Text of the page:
Rhode Island Pot Dispensary Offers Help with State Budget if Regulators Limit Competition

Rhode Island Pot Dispensary Offers Help with State Budget if Regulators Limit Competition

by Chris Moore
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NEWS
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Regulators are planning to expand the total number of medical marijuana dispensaries from 3 to 15, but the state’s existing dispensaries are not excited about the potential boost in competition.

Rhode Island lawmakers are currently planning to expand the total number of medical marijuana dispensaries in the state from 3 to 15, but the state's existing dispensaries are not excited about the potential boost in competition. At a recent meeting with state legislators, a representative from the state's largest dispensary offered to help the state fix its budget problems if, in return, they would agree to back off on the license expansion plans.

Chris Reilly, spokesperson for the Thomas C. Slater Compassion Center dispensary, told the state House Finance Committee that his business is "very sensitive to the state and its challenges… and if there is a way to find the $5 million that you need to plug the budget hole that you need for the coming fiscal year, we'd like to be part of the solution," the Providence Journal reports. Later, however, Reilly clarified that he was not specifically offering to pay off the state in exchange for a promise to limit competition.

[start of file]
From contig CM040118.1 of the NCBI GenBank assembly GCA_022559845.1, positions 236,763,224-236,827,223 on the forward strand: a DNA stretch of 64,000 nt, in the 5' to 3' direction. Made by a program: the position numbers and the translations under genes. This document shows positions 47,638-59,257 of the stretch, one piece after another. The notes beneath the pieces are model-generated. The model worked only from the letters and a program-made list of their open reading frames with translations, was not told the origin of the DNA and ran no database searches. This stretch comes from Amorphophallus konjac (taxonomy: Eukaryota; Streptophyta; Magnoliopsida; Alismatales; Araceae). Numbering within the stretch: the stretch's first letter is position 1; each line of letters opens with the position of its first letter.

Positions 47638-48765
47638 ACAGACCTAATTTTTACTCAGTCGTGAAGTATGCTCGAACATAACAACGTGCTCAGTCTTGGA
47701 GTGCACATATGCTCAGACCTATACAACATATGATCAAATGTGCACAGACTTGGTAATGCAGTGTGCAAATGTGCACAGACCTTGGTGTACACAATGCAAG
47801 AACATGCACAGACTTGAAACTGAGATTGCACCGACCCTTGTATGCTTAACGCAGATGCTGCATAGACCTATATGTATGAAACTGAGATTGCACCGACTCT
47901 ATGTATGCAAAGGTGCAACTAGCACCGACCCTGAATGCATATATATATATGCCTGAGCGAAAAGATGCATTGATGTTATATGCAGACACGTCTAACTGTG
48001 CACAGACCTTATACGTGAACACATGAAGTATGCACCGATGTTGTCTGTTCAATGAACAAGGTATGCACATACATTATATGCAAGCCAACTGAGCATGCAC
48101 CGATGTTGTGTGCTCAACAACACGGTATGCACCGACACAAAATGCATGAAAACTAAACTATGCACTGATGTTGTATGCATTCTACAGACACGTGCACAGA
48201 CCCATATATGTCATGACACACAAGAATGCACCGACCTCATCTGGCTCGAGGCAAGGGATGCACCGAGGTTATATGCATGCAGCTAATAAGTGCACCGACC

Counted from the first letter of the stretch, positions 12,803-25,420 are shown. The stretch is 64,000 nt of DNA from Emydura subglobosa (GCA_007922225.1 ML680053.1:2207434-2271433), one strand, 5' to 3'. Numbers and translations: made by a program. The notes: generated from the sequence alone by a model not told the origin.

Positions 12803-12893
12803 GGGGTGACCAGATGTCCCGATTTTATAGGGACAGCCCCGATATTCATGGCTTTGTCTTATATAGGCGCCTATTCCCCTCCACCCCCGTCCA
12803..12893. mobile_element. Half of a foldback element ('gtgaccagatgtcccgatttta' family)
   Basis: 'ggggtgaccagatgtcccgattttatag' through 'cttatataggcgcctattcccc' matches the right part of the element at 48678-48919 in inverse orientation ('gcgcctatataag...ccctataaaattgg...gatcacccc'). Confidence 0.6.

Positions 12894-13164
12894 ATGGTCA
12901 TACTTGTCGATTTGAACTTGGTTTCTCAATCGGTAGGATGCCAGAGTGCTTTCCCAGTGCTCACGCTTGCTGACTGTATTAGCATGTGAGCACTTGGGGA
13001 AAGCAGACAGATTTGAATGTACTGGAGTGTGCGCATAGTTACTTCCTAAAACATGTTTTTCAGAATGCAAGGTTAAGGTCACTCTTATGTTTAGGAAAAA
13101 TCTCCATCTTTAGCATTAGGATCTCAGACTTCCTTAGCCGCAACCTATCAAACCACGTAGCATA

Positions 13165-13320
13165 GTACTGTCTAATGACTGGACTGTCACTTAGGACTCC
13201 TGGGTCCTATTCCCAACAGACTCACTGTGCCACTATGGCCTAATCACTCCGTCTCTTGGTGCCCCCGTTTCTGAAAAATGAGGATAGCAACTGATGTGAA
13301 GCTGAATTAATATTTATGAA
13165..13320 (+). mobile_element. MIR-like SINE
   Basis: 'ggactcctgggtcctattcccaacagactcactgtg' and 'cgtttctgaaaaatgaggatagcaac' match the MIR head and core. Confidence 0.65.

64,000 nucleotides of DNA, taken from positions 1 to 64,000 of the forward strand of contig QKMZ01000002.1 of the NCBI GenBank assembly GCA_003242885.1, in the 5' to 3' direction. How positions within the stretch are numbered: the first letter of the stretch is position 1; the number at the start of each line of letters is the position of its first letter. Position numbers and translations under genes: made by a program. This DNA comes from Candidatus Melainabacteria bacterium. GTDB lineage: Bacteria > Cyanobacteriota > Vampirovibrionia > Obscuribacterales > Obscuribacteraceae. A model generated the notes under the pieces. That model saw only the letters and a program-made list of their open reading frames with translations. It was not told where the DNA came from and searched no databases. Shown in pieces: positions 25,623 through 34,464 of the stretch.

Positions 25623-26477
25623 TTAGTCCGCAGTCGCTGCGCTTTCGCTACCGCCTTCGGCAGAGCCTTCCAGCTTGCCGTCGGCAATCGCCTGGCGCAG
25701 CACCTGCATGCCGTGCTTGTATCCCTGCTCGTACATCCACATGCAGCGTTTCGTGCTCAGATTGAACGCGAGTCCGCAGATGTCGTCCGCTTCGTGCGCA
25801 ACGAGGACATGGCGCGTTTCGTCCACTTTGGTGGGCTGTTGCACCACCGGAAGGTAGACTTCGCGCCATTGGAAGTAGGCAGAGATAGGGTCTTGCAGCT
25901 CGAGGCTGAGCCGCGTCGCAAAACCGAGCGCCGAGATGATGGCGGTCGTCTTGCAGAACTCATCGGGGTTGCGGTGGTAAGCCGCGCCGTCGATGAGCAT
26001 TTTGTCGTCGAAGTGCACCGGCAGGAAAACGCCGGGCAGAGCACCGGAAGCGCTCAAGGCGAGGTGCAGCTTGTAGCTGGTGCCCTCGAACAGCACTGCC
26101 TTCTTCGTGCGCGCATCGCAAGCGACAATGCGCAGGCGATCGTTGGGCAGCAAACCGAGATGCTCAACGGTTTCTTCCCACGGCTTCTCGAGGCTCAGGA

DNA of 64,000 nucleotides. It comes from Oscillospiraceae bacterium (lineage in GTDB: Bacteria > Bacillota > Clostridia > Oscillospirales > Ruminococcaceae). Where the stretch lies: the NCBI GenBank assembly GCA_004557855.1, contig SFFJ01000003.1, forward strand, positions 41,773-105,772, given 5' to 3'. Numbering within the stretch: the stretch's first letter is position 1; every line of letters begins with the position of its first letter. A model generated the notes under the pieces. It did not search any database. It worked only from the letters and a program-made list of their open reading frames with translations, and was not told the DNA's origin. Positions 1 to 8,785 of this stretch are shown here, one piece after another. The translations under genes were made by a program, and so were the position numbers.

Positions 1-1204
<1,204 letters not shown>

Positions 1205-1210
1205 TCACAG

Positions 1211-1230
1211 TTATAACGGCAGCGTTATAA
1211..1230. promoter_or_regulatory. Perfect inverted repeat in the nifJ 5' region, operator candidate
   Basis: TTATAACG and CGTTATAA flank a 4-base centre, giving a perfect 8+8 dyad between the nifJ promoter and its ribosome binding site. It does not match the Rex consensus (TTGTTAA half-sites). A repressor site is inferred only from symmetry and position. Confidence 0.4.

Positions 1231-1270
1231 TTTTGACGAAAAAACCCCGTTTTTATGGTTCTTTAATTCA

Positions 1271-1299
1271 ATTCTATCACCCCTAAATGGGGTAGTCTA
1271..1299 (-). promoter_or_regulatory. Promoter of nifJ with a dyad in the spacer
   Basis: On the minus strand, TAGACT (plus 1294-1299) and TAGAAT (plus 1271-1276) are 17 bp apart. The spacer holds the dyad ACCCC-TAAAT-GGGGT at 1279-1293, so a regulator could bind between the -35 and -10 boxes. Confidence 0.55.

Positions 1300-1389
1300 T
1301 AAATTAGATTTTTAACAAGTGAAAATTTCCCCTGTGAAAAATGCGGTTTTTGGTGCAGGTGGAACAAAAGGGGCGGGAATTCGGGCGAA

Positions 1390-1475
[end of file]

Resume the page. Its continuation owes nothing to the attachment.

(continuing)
In January, Rhode Island Governor Gina Raimondo unveiled a nearly $10 billion state budget for the next fiscal year. Over $5 million of the funding for this budget is expected to come from an expansion to the state's medical cannabis program. The governor's plan involves increasing the number of potential patients by adding "acute pain" to the list of qualifying conditions, adding twelve new dispensaries, and allowing the state's dispensaries to serve customers from nearby Massachusetts and Connecticut.

Seth Bock, CEO of the Greenleaf Compassionate Care Center, told the Providence Journal that adding twelve new dispensaries would "ensure that one, maybe two, dispensaries would go out of business. We've built an infrastructure around a volume of patients which for us, if eliminated, would mean we couldn't operate." Terence Fracassa of the Summit Medical Compassion Center said that the dispensary expansion was unnecessary, as the existing three dispensaries were already successfully meeting the state's demand for medical marijuana.

The Ocean State's medical cannabis industry is also facing a second looming threat, as recreational weed becomes increasingly available on the East Coast. In neighboring Massachusetts, recreational sales are set to start this July. Rhode Island lawmakers have also been pushing their own recreational legalization bills, which could create even more in-state competition for local dispensaries. These plans are at least temporarily on hold, however, while a joint legislative commission studies the ramifications of legalization for the state. This commission must deliver its report by July 1st.

In response to Reilly's request for the state to back off on its dispensary expansion plans, lead medical marijuana regulator Norman Birenbaum said that the expansions to the medical marijuana program are not specifically a capital-raising venture. "From a business standpoint I understand the impulse to continue to protect the market share that they have," Birenbaum told the Providence Journal. He added that the "proposed reforms are not being offered to fill a gap in the budget. They are not being offered to raise revenue or push the industry in a particular direction. They are being offered to address the very real problems we have in the medical marijuana program."


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Chris Moore is a New York-based writer who has written for Mass Appeal while also mixing records and producing electronic music.


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